New Cool Diagrams, Graphs, and Maps Visualizing Interesting Data — DataViz Weekly June 21st, 2019 by AnyChart Team
Generally, data becomes much easier to make sense of when it is visualized in diagrams, maps, or other forms of graphics. DataViz Weekly shows you examples of how this is true in reality. Today, we’ve put together another four of the latest data visualization projects discovered by our team around the internet. They bring insight into the following topics:
- Single-family home zoning in the United States of America
- Time use of parents vs people without kids
- Debt of emerging market countries
- U.S. internal migration
Diagrams, Graphs, and Maps in Data Visualization Weekly: June 14, 2019 — June 21, 2019
Single-Family Home Zoning in America
Living in a detached single-family home is usually considered to be a significant part of the American dream, with single-family zoning in the United States designed to protect neighborhoods consisting of private houses with yards from denser development such as townhouses, apartments, and so on. However, officials are beginning to question this approach “amid mounting crises over housing affordability, racial inequality and climate change.”
Join Emily Badger and Quoctrung Bui on The Upshot as they dive into this issue, exploring how residential land across the United States is currently zoned for single-family homes and what plans cities have in mind.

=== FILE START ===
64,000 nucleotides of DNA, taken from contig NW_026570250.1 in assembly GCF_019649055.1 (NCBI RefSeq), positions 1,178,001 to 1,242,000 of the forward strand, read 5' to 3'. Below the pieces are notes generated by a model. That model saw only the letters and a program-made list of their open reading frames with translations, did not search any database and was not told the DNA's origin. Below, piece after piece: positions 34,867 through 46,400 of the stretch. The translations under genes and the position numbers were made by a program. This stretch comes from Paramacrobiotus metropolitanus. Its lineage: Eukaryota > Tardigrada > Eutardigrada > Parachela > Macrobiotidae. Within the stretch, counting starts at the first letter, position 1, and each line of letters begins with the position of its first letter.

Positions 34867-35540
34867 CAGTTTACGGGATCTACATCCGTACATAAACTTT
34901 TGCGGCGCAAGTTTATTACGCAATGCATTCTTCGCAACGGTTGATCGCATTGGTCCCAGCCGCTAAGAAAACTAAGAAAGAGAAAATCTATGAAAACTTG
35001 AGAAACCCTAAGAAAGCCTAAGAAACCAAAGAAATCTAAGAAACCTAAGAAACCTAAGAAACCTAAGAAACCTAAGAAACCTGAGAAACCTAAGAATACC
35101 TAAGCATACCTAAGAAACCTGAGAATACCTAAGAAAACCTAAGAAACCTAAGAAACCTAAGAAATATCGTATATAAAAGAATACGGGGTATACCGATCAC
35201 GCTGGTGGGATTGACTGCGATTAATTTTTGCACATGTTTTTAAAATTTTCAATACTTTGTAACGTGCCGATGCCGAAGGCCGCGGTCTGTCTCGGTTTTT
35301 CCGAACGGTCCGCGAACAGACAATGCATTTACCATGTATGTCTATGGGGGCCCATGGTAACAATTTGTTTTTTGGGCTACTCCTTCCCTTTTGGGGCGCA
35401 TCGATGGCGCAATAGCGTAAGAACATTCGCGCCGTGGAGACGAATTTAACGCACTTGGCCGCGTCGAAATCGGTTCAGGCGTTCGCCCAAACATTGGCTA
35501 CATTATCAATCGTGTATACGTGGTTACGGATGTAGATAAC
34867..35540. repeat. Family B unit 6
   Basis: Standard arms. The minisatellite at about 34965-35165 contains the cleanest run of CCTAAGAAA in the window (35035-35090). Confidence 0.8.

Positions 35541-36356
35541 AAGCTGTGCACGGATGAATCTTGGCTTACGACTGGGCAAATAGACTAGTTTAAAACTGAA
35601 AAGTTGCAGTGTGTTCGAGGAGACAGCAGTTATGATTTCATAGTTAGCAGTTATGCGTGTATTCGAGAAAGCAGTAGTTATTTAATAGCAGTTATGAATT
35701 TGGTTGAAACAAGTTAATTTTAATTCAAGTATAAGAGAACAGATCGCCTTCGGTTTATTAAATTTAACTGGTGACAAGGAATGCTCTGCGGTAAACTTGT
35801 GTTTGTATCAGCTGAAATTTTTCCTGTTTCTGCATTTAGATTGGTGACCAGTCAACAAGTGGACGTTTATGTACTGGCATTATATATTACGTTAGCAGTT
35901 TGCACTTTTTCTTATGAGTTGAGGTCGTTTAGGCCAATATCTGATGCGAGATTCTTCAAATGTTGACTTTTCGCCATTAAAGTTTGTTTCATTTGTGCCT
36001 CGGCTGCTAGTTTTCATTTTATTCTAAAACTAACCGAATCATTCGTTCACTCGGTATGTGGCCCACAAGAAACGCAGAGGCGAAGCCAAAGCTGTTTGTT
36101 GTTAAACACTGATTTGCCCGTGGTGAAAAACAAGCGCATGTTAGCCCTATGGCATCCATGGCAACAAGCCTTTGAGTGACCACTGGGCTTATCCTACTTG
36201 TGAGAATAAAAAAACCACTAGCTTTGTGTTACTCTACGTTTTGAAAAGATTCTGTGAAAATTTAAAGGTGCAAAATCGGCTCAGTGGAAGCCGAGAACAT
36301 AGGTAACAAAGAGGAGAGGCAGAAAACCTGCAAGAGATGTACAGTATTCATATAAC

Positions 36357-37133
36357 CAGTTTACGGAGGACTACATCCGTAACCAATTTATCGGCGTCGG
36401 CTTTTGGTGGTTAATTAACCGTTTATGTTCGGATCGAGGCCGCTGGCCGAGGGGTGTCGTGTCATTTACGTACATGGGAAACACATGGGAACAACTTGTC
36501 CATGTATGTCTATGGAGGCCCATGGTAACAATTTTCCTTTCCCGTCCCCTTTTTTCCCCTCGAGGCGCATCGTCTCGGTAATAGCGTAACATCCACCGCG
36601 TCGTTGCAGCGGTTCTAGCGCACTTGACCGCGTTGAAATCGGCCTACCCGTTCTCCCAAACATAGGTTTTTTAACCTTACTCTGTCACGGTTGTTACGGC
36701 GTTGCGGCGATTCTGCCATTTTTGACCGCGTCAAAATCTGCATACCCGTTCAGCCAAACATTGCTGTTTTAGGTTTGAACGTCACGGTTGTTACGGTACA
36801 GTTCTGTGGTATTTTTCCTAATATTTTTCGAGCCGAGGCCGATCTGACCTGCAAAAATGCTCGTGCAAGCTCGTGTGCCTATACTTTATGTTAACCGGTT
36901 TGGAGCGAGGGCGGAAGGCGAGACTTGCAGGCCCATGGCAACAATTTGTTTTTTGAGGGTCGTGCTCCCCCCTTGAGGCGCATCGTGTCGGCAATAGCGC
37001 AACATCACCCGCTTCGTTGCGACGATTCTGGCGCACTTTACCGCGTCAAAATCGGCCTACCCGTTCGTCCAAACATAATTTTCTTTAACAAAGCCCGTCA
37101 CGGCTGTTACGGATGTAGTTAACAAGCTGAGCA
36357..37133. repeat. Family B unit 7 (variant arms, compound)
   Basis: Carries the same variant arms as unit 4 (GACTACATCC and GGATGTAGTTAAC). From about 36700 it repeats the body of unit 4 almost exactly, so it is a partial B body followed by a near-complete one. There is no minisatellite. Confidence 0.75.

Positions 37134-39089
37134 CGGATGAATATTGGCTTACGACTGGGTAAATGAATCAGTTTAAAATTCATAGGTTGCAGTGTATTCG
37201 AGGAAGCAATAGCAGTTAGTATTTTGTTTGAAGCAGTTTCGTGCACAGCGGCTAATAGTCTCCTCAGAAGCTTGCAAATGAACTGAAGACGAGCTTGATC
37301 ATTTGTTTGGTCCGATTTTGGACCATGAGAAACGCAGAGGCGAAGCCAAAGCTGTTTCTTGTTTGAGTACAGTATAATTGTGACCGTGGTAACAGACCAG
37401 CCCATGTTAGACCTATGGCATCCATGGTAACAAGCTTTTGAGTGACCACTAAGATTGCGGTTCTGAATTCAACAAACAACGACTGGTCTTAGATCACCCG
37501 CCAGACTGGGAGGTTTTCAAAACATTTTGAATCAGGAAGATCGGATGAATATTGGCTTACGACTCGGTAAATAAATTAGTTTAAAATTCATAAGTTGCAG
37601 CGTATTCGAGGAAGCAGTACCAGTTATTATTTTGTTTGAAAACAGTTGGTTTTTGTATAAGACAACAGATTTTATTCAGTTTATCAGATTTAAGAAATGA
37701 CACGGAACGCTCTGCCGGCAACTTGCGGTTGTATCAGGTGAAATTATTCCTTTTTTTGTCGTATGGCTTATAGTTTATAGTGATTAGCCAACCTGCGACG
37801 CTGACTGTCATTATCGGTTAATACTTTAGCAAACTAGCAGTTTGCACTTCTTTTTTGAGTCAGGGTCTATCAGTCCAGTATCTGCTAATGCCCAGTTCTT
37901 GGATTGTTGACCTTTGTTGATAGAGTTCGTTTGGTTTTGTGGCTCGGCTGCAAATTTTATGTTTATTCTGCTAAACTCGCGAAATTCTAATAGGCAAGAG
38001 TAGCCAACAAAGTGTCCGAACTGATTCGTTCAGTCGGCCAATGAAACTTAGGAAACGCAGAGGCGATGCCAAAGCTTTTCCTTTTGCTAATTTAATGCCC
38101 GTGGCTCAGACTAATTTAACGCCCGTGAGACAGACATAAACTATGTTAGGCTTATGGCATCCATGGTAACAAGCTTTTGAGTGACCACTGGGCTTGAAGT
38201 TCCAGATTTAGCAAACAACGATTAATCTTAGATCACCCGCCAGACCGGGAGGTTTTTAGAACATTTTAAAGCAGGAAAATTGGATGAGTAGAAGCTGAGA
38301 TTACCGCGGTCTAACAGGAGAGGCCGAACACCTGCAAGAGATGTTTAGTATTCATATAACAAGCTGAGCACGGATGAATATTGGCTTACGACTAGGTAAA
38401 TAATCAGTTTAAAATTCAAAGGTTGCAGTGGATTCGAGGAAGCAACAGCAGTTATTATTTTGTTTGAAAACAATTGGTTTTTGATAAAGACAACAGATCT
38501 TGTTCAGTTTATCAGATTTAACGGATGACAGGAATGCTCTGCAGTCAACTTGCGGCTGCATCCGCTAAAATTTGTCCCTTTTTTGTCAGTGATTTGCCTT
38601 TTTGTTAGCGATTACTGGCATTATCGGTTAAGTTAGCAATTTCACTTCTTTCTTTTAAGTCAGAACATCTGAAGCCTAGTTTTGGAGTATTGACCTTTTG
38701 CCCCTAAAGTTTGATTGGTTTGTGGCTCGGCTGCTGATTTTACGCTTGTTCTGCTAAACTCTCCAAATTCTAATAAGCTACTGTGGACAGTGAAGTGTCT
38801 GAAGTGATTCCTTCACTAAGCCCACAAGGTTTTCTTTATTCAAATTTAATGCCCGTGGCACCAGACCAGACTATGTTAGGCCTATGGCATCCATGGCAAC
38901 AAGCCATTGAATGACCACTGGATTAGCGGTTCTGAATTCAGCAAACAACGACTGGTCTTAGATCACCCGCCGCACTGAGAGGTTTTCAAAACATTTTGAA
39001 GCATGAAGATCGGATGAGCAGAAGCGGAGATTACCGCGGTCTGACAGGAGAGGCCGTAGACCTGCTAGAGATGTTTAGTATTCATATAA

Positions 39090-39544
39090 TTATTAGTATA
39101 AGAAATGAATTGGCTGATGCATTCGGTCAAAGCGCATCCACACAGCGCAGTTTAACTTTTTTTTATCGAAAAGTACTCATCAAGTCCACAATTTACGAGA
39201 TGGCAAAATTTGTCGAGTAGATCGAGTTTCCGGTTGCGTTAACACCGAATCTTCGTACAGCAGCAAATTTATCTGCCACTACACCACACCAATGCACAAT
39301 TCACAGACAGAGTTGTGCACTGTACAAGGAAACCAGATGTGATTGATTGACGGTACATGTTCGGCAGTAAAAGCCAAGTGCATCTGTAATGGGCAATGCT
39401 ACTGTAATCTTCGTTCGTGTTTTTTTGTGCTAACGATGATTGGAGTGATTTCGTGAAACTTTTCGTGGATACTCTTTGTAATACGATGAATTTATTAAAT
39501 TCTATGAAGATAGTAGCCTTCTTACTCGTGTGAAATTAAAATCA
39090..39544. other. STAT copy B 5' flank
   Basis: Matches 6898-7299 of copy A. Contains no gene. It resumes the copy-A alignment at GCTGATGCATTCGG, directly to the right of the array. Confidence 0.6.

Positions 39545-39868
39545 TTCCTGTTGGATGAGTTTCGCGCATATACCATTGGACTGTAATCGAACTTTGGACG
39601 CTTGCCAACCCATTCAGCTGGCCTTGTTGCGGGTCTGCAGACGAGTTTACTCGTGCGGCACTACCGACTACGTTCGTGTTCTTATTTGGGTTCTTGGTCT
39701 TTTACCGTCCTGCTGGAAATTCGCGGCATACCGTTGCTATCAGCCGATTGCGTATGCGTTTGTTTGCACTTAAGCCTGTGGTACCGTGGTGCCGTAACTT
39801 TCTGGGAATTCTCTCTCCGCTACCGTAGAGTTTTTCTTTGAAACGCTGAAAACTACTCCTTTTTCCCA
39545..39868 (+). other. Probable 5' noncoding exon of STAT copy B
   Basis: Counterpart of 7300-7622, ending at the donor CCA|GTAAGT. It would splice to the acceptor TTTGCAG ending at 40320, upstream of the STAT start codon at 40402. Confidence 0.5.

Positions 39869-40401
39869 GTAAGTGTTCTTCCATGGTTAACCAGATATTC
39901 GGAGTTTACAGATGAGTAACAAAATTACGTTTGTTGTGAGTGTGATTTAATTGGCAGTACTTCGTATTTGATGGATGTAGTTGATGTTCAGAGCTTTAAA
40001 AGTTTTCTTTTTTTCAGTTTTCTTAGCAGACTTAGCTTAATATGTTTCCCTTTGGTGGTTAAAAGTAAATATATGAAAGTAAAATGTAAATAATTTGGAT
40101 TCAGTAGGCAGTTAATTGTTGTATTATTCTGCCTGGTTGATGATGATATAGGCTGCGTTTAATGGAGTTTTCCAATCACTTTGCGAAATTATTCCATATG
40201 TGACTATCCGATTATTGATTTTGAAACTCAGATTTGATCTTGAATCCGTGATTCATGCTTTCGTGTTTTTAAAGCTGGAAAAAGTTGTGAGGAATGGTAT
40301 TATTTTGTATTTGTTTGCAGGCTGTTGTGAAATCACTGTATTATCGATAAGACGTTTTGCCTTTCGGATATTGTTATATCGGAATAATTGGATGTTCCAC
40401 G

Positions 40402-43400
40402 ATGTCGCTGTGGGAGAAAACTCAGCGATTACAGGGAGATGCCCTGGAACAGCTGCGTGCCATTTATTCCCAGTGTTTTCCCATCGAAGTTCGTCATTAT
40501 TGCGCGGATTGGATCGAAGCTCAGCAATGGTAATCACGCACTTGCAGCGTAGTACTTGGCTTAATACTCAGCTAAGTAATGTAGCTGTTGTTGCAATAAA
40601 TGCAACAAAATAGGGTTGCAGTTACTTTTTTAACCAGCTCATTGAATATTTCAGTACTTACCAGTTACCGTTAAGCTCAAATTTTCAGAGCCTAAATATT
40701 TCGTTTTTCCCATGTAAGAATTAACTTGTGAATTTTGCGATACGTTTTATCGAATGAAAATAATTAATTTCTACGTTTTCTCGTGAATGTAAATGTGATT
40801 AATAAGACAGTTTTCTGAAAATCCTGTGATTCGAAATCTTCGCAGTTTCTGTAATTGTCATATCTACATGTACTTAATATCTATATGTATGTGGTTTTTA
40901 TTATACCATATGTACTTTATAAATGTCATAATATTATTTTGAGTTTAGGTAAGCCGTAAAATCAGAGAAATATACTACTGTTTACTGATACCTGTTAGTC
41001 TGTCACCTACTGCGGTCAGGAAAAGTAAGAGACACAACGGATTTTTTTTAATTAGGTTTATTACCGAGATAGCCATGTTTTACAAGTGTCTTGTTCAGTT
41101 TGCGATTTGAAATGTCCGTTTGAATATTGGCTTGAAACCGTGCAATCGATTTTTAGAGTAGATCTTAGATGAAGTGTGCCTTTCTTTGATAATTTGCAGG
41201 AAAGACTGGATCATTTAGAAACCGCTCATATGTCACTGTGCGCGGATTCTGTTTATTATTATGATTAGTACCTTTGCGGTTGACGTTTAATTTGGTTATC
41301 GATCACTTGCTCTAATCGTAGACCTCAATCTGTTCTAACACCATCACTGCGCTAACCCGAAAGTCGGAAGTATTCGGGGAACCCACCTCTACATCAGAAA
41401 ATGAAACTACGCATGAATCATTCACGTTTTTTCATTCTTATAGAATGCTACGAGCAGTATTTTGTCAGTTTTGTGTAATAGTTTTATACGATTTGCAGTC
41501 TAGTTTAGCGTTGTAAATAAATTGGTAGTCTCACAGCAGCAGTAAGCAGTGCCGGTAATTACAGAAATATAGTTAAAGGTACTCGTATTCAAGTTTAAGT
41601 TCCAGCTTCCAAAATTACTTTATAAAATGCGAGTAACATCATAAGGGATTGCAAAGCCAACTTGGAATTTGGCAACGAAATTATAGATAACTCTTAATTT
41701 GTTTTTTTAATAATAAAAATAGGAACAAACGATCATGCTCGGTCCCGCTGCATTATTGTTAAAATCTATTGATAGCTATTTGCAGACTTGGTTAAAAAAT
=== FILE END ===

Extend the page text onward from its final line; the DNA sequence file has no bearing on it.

Time Use of Parents
Nathan Yau, an expert in statistics and data visualization, offers a look into what changes in the everyday of Americans when they become parents and how much. See his visualizations of the corresponding data from the American Time Use Survey, comparing time use for people with kids under 18 years old against those without.
Debt of Emerging Market Countries
John Authers and Lauren Leatherby provide an attempt to analyze why emerging markets fail to be growth engines and take off as China’s debt balloons. Check out multiple interesting charts and diagrams on the debt issue in their newly published story on Bloomberg.
U.S. Population Migration
The Esri Policy Maps Team used this IRS data to visualize the internal migration paths across the United States. Look at the inbound and outbound population migration directions and quantities for states and counties and how these changed.
Don’t miss out on these cool diagrams, maps, and graphs. And stay tuned for our weekly feature Data Visualization Weekly.